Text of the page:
So what do they actually need us to say, if anything?
How should we handle our children’s sadness?
We can simply acknowledge and validate their sadness, with a warm tone:
‘I know you are sad.’
‘No wonder you are sad, you love your friend.’
‘It’s ok to be sad.’
We can also offer them our listening ear, ‘Tell me more.’
And that’s all. Because sadness isn’t something to be rescued from. And we learn how to navigate it, accept it, and stay with it, allowing it to go through our body, by being validated and by being held.
It’s beautiful to see our children reach out to us when they are sad. That is a great skill and hopefully, they will continue to do so as they grow older – continue to reach out to those around them when things are difficult, instead of withdrawing or pushing down their feelings.
How can I be comfortable around sadness?
Our kids also need us to be comfortable around their feelings. This allows us to create the safety they need to navigate sadness. It also makes it safe for them to continue to reach out when they have all sorts of feelings, instead of worrying ‘oh, but my parent will freak out/be overwhelmed/not know what to do, so I won’t go to them.’
“But this is so hard to do, it hurts to see my child sad! How can I be comfortable around their sadness?”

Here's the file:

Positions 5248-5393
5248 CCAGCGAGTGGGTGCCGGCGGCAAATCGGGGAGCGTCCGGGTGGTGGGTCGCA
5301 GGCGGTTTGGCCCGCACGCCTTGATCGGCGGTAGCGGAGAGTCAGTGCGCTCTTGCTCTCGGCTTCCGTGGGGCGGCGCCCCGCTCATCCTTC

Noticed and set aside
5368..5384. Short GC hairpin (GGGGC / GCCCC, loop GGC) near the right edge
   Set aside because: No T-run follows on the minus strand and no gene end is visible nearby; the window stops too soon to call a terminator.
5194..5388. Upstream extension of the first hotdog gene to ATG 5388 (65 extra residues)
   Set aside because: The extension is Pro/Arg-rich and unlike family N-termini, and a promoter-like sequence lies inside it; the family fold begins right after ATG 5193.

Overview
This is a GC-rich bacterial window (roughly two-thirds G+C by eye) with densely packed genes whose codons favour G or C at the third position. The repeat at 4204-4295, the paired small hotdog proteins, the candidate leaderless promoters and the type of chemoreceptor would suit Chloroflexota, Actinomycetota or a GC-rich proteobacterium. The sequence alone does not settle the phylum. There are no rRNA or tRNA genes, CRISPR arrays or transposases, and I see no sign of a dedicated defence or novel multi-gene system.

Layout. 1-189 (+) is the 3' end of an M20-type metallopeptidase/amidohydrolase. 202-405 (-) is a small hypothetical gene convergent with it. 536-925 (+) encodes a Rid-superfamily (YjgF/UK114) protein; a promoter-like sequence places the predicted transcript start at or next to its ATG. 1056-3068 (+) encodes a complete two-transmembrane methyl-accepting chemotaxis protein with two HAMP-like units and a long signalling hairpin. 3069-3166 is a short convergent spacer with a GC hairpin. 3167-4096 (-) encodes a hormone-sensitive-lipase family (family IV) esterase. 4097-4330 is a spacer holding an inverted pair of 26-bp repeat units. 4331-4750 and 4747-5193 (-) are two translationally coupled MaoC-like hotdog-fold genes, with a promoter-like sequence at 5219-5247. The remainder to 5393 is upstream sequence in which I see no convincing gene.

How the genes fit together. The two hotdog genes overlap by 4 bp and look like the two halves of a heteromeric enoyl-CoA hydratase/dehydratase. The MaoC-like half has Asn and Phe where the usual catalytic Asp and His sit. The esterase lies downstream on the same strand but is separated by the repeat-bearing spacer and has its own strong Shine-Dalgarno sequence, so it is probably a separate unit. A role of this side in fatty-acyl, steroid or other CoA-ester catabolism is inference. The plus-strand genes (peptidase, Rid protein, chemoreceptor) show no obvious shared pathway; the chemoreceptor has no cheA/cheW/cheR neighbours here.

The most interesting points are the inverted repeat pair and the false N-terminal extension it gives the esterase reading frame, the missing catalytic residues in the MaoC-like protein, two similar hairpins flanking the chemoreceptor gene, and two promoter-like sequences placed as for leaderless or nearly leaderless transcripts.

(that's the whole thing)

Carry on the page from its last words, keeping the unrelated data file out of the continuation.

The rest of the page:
I hear you, and this is a very valid question.
The first step to take would be to just notice how hard it is for you and not to force yourself into feeling differently about sadness. You deserve kindness, compassion, and knowing that there’s nothing wrong with you regardless of what you feel about sadness.
It might then help to find someone who can really listen to you with respect, trust, and non-judgemental.
If this isn’t an option at the moment, you can start journaling.
Either way, you can try to go back to those moments in your childhood when you felt sad, pick a moment, a situation, maybe the first time you remember being sad: how did the adults around you handle your sadness? How did it feel to you? How did their reaction land for you? What would you have needed in those moments?
Going through your childhood memories around sadness is a great place to start on this journey of embracing sadness instead of fighting it.
Once you start to feel more comfortable with your own sadness, it will become easier and more natural to embrace your child’s as well, and hold space for them as they navigate this feeling.
What about children’s books about sadness?
If you want to support your child to befriend sadness while you work on your own feelings around it, here are some lovely books that present sadness as a safe emotion instead of a scary ‘we need to run away from’ emotion.
You can click on the images below to be taken to amazon.co.uk and look inside the books.
I hope this article has been useful to you, feel free to share it with other parents or leave a comment below to share your thoughts, I’d love to hear them.
Also, if you would like to talk about your kid’s sadness, receive one-to-one support as you navigate this topic, or if you have any concerns and would like to talk to a certified parenting instructor, feel free to contact me or book a free consultation with me.